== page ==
Wartime love affair

Hollywood and Washington make love, not war -- and the curtain falls on legislation unfriendly to the entertainment industry.

Published December 7, 2001 9:45PM (EST)

Just before Congress recessed for the Thanksgiving Day holiday, Rep. Henry Hyde, R-Ill., convened a packed hearing of the House International Relations Committee that would tackle the question of how America could win the propaganda war overseas. The panel considered the testimony of a former diplomat, a radio station tycoon, an Arab newspaper reporter, an advertising executive and then heard from John Romano, a Hollywood producer whose credits include such TV fare as "Third Watch," "Dark Angel" and "Party of Five."

When Hyde had called looking for Hollywood input, the Motion Picture Association of America, the industry's main lobbying arm in Washington, had suggested Romano, who had grand ideas on what Congress could do to improve its P.R. overseas. His first suggestion: Save the Middle East from bad American TV. Specifically, he suggested pulling from foreign airwaves programs like "Baywatch" and "Who Wants to be a Millionaire," the two most popular U.S. shows in the Arab world.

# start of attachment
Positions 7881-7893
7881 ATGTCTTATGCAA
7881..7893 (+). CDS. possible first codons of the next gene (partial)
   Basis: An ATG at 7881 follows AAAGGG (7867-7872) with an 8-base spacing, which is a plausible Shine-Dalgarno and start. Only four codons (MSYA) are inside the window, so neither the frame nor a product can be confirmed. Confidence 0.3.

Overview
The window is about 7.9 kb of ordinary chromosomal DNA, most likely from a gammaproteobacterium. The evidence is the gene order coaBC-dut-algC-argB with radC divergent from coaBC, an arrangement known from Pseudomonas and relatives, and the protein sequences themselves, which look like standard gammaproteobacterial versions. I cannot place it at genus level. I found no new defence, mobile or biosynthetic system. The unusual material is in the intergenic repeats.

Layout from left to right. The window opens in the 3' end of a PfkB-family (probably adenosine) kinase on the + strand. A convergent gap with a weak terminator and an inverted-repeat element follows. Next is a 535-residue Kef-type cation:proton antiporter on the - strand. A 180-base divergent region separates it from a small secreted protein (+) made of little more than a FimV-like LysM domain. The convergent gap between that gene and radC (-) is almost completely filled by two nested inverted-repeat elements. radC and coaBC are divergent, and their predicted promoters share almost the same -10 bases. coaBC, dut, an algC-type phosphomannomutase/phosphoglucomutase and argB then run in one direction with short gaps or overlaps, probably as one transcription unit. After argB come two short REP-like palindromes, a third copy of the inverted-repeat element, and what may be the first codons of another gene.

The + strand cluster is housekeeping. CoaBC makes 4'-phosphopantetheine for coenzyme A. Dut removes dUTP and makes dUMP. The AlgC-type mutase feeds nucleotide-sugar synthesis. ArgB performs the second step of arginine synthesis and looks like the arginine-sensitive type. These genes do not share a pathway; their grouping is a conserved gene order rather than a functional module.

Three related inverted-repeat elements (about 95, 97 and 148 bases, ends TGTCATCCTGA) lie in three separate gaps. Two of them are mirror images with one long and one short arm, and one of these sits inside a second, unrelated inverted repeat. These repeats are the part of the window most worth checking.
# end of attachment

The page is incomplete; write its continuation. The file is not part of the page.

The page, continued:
"What comes through to people watching such shows is an impression, not of the humanity that we share with them, but only of the plenty and prosperity of our lives -- how we dress, what we own, the cars we drive," Romano told members of the committee. "What they'll see abroad is what sells abroad, which is often the lowest common denominator product."

Instead of Southern California beach bunnies, Romano said the industry should send shows that he believes more accurately depict America -- programs, Romano said, like his own firefighter drama "Third Watch," or "The Practice" or "ER." And he also proposed special programming, like docu-dramas on the Bill of Rights, more Arab-American characters in TV shows, and miniseries highlighting America's struggles as a nation, touching on subjects like the Civil War and slavery.